How the NBA Should Fix Its Playoff Problems
For all the love the National Basketball Association generates, it’s far from perfect. While it hasn’t always been that way, the past few years have seen a plethora of topics come up for debate — each of these issues causing controversy, each without an easy fix.
We can look at “tanking” as one of the more contentious problems in the NBA; how teams are losing in order to find their way into a better draft position. Or after this latest offseason, we can easily find fault with current moratorium period that takes place toward the beginning of free agency. Following the DeAndre Jordan saga, where one of the biggest prizes on the market had eight days to flip-flop on a verbal agreement, we shouldn’t be surprised if this hot-button topic begins takeover the conversation.
However, despite these issues taking over much of the current conversation, the biggest problem plaguing the NBA has nothing to do with any of this, and everything to do with playoff seeding. And according to commissioner Adam Silver, the league may finally be ready to put this problem to bed by not guaranteeing a playoff spot to a division winner.
“Where we are leaning right now,” said Silver, “is that we would not guarantee a spot for a division winner in part because it’s so unlikely to happen, and No. 2 if it does happen it would be potentially confusing to fans. No. 3, you would be displacing a team that did have a top-eight record.”
Under the current format, not only do all division winners make the postseason, but they cannot get worse than a No. 4 seed. This rule came under heavy fire this year after a Portland Trail Blazers team — which finished 51-31 on the year — nabbed the No. 4 spot over teams with a better overall record simply because it had won the Northwest Division. The solution Silver is suggesting, would put this current issue to bed once and for all. While we completely understand where he’s coming from, and think it’s a step in the right direction, we believe there is a better way. And we’d like to share it.
The whole reasoning behind this discussed change, is the belief, and unlikeliness, a division winner doesn’t have a good enough record to finish outside of the top eight teams in the conference.
“First of all, it’s never happened before that a division winner did not finish within the top eight,” said the commissioner, “and our basketball analytics folks calculate that there’s less than a 5 percent chance that it would happen.”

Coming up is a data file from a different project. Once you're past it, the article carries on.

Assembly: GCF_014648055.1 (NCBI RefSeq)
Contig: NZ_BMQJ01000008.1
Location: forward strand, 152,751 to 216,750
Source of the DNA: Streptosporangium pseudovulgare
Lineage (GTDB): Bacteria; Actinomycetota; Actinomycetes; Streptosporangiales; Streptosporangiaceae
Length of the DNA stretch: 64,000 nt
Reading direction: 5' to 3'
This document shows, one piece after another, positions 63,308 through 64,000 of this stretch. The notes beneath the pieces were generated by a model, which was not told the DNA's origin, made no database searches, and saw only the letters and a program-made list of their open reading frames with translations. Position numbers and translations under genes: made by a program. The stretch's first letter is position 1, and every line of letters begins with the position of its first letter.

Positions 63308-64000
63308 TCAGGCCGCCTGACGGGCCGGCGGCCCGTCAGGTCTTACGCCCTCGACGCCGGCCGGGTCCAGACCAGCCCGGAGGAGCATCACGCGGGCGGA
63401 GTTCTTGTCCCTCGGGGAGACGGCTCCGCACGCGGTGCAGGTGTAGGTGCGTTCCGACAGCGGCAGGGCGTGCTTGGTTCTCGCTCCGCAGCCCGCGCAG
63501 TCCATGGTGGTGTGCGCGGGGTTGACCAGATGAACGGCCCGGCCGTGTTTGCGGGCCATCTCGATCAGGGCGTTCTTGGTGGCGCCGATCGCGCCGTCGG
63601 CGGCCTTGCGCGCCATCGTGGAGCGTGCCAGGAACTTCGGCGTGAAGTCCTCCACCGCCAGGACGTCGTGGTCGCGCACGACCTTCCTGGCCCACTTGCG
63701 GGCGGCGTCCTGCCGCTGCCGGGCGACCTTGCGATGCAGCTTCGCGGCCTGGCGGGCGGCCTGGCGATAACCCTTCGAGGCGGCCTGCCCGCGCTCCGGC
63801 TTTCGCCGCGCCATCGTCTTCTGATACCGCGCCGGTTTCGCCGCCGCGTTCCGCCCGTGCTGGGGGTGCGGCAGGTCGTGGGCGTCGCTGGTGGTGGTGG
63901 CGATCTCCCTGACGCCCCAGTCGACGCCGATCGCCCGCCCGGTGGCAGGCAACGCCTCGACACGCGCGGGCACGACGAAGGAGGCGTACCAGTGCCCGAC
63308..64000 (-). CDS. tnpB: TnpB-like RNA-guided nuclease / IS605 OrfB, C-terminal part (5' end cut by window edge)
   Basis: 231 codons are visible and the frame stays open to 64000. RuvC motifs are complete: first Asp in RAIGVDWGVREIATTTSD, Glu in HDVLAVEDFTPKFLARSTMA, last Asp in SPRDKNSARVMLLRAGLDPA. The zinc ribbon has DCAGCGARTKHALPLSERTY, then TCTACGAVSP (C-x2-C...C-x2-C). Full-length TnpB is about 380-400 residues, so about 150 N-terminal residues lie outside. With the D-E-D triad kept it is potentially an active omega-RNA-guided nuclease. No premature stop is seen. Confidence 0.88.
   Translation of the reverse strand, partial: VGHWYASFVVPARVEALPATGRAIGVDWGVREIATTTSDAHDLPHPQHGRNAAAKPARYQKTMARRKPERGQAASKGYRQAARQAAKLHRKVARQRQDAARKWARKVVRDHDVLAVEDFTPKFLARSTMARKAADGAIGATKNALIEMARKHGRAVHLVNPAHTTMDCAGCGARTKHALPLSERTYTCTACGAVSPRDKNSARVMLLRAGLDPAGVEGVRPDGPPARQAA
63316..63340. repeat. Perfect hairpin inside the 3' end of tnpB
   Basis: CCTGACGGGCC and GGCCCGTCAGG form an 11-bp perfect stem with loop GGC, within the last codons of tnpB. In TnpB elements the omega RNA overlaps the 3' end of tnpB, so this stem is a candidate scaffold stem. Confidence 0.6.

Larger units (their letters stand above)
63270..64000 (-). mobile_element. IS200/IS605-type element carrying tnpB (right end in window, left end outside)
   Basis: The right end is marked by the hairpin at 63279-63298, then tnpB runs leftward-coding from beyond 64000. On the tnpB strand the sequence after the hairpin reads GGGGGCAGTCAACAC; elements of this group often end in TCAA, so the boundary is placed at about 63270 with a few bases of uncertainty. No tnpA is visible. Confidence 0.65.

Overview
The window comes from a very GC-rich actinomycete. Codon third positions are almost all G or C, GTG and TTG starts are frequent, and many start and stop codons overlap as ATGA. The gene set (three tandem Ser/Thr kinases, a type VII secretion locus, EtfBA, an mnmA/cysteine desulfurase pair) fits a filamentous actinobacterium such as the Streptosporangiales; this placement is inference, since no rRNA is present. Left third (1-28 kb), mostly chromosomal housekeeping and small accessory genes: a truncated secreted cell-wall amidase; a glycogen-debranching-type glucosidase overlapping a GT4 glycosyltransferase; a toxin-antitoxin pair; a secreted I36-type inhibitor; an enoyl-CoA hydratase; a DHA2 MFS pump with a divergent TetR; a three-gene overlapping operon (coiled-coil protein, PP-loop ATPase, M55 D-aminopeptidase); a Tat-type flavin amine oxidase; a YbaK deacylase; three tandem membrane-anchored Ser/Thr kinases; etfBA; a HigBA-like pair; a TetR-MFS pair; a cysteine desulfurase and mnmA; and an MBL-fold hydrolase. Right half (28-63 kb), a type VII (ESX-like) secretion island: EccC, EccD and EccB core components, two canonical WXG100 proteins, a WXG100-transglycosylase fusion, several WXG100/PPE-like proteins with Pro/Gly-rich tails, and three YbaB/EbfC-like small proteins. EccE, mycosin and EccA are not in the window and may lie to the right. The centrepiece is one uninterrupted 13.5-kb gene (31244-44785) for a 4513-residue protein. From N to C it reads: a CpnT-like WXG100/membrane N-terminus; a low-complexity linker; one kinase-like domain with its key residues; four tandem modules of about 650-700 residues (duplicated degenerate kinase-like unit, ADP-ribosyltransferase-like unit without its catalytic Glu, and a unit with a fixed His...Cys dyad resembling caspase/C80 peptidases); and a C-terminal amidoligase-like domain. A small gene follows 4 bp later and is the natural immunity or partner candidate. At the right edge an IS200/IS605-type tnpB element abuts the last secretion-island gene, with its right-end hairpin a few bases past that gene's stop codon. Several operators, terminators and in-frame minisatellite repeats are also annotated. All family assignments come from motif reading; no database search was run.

At these odds, it makes absolute sense the league would want to head in this direction. But even if this was the case, even there was a 95% that a division winner made the postseason, if these teams aren’t guaranteed a place at the table, then why have divisions at all? Think about it for a second. Aside from making the playoffs, what is the sole purpose of winning a division? Is it about pride? Is it about getting to raise a banner at the start of next season? These things are all well and good, but they don’t put a team any closer toward taking home a championship. Isn’t that the point of playing in the first place?
Fortunately, we firmly believe there is an easy fix — one that makes the most sense for all parties involved — and is simple to enforce. The way we see it, division winners should be guaranteed a playoff spot — they worked hard all year and deserve the opportunity to vie for a title. However, after all eight teams in each conference are decided, seeding is based on overall record. If you win the division, great. Yet, if you’re record is seventh best in the league, then you get a No. 7 seed. End of story. Case closed. Problem solved.
The one thing we can all agree on, is the current format for playoff-seeding needs an overhaul. It’s not fair, it ruins competition, and it’s high time it gets corrected. Yet, even if the odds are in your favor, if you’re going to remove a division winner’s guarantee of a playoff position, then we shouldn’t have divisions to begin with. Therefore, if divisions in the NBA are going to remain, then continue to allow them to matter. If they aren’t, then they become irrelevant and should be removed all together. We’ve thrown the perfect lob. Time for the National Basketball Association to slam it home.